A Method of Predicting Revaporization of Retrograde Condensate by Dry-Gas Injection
- James W. Givens (Continental Oil Co.)
- Document ID
- Society of Petroleum Engineers
- Society of Petroleum Engineers Journal
- Publication Date
- March 1969
- Document Type
- Journal Paper
- 21 - 27
- 1969. Society of Petroleum Engineers
- 5.7.2 Recovery Factors, 1.6.9 Coring, Fishing, 5.4.2 Gas Injection Methods, 5.2.1 Phase Behavior and PVT Measurements, 5.2 Reservoir Fluid Dynamics, 4.6 Natural Gas, 5.8.8 Gas-condensate reservoirs
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This paper presents a mathematical model for predicting the revaporization of retrograde predicting the revaporization of retrograde condensate liquid by dry-gas injection. The primary assumptions in the model are (1) that complete phase equilibrium exists between the gas and phase equilibrium exists between the gas and liquid in the model; (2) the liquid saturation is less than the mobile liquid saturation; and (3) that the dry gas does not bypass any rich gas as it sweeps through the model. The model calculates the phase compositions and saturations for all 10 cells, liquid phase recovery, and produced gas composition as a function of cumulative injection.
The predicted results for two synthetic systems were found to agree favorably with the results of laboratory displacement studies. The systems investigated were a methane-normal pentane system and a sour system containing mainly methane, hydrogen sulfide, normal pentane, and normal heptane.
The revaporization of retrograde liquid is a very important factor that must be considered in selecting the optimum operating procedure for a gas condensate reservoir. Some reservoirs may be cycled at pressures below their dew point without a significant loss of liquid recovery. In order to ascertain the revaporization characteristics for a reservoir, the reservoir fluids and available injection gases must be studied at reservoir temperature and the desired pressure levels. This type of laboratory study requires considerable time and expense; therefore, the mathematical model presented here was developed to reduce the time, presented here was developed to reduce the time, expense and laboratory work necessary to evaluate the revaporization process.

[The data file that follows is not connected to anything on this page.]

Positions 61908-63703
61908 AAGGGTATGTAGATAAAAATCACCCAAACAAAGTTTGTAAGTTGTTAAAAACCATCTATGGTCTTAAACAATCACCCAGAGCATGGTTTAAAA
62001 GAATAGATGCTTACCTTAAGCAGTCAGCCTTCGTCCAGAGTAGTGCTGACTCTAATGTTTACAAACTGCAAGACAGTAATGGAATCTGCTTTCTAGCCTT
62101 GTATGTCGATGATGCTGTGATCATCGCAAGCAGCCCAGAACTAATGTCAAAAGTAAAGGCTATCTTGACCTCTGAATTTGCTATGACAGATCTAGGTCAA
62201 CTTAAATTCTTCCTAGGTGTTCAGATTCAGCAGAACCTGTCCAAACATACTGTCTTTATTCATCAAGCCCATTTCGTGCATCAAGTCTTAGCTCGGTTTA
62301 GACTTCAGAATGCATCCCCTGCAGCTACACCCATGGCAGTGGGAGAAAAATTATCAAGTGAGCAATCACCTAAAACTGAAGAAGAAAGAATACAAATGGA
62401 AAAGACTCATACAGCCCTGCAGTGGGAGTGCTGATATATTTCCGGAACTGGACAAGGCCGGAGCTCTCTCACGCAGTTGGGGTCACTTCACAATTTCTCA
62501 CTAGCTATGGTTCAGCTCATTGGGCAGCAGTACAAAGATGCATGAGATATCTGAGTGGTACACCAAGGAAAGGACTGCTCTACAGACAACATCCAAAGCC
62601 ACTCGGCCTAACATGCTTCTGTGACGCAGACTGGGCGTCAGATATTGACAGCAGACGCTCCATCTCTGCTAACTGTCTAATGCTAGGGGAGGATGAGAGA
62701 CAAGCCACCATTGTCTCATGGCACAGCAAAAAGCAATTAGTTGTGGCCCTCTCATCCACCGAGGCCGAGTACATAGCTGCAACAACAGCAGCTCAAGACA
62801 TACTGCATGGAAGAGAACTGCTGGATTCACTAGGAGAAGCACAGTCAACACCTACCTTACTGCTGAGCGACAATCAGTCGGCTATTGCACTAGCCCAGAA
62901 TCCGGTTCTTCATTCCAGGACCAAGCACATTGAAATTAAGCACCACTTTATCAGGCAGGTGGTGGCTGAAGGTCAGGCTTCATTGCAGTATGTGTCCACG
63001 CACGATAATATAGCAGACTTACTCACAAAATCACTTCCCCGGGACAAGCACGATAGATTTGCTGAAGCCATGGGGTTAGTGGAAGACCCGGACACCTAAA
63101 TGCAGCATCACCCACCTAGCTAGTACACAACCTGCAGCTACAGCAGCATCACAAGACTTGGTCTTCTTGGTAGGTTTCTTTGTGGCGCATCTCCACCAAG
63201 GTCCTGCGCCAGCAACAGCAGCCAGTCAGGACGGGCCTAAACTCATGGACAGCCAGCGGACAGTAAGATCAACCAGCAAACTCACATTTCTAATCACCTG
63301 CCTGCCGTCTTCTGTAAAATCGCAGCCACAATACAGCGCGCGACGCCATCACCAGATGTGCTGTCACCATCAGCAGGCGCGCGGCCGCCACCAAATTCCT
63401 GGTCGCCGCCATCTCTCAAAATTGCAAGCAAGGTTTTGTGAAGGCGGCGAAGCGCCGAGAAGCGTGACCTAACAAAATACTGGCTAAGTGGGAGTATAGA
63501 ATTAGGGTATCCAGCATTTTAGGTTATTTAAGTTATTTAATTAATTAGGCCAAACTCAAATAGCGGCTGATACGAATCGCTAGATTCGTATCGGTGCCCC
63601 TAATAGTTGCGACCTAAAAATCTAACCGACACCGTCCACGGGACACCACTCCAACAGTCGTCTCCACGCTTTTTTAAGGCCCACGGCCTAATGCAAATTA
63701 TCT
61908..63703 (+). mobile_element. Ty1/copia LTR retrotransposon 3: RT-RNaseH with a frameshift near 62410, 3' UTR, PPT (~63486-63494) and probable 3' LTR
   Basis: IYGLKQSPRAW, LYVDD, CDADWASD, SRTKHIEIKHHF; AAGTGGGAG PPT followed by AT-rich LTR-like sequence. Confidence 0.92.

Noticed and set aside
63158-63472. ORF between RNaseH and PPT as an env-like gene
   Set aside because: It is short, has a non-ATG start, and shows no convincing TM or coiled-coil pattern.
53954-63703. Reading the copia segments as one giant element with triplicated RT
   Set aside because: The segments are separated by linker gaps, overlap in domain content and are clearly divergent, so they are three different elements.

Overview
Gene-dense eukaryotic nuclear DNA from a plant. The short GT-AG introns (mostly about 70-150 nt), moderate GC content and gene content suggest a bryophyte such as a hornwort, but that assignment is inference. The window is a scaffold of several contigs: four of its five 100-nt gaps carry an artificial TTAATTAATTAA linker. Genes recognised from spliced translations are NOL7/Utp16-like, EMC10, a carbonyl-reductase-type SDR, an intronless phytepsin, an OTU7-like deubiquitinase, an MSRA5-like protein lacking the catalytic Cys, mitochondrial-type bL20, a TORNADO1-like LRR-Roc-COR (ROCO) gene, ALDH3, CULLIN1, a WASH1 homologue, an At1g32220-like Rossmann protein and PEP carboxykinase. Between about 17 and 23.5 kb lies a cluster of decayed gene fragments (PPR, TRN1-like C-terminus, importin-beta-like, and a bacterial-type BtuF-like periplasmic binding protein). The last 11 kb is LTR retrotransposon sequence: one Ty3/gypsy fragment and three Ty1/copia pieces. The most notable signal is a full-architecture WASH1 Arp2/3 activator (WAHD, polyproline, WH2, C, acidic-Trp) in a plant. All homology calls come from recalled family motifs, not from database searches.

The model presented and this paper simulates the linear displacement and revaporization for a core initially filled with condensate gas and liquid. The model assumes that the revaporization process occurs (1) at constant temperature and pressure, (2) at liquid saturations below the mobile liquid saturation, (3) at complete equilibrium between the vapor and liquid phases, and (4) at 100-percent sweep efficiency for dry gas displacing the rich gas. It is also assumed that 10 cells are sufficient to simulate the process adequately.
The general steps of the calculational procedure are:
1. The liquid and vapor compositions and liquid saturation are calculated for all 10 cells, using the combined composition for the liquid and vapor phases (total composition), which results from a phases (total composition), which results from a differential liberation to the desired temperature and pressure.
2. The incremental injection volume is selected based on the gas saturation of the cell containing liquid that is nearest the injection end of the model. For the example shown in Fig. 1, the gas volume in Cell 2 would be the incremental injection volume. By choosing the injection volume equal to the gas volume of this cell, there will not be any over or under flow of this cell's boundaries and numerical dispersion will be minimized.
3. The injection increment is added to the first cell after moving an equivalent volume of vapor across the boundary between all cells. The vapor removed from the 10th cell is the produced gas. The GPM (gallons of liquid/Mscf) content of the produced gas is calculated from its composition produced gas is calculated from its composition and used to determine the terminal point for a run.
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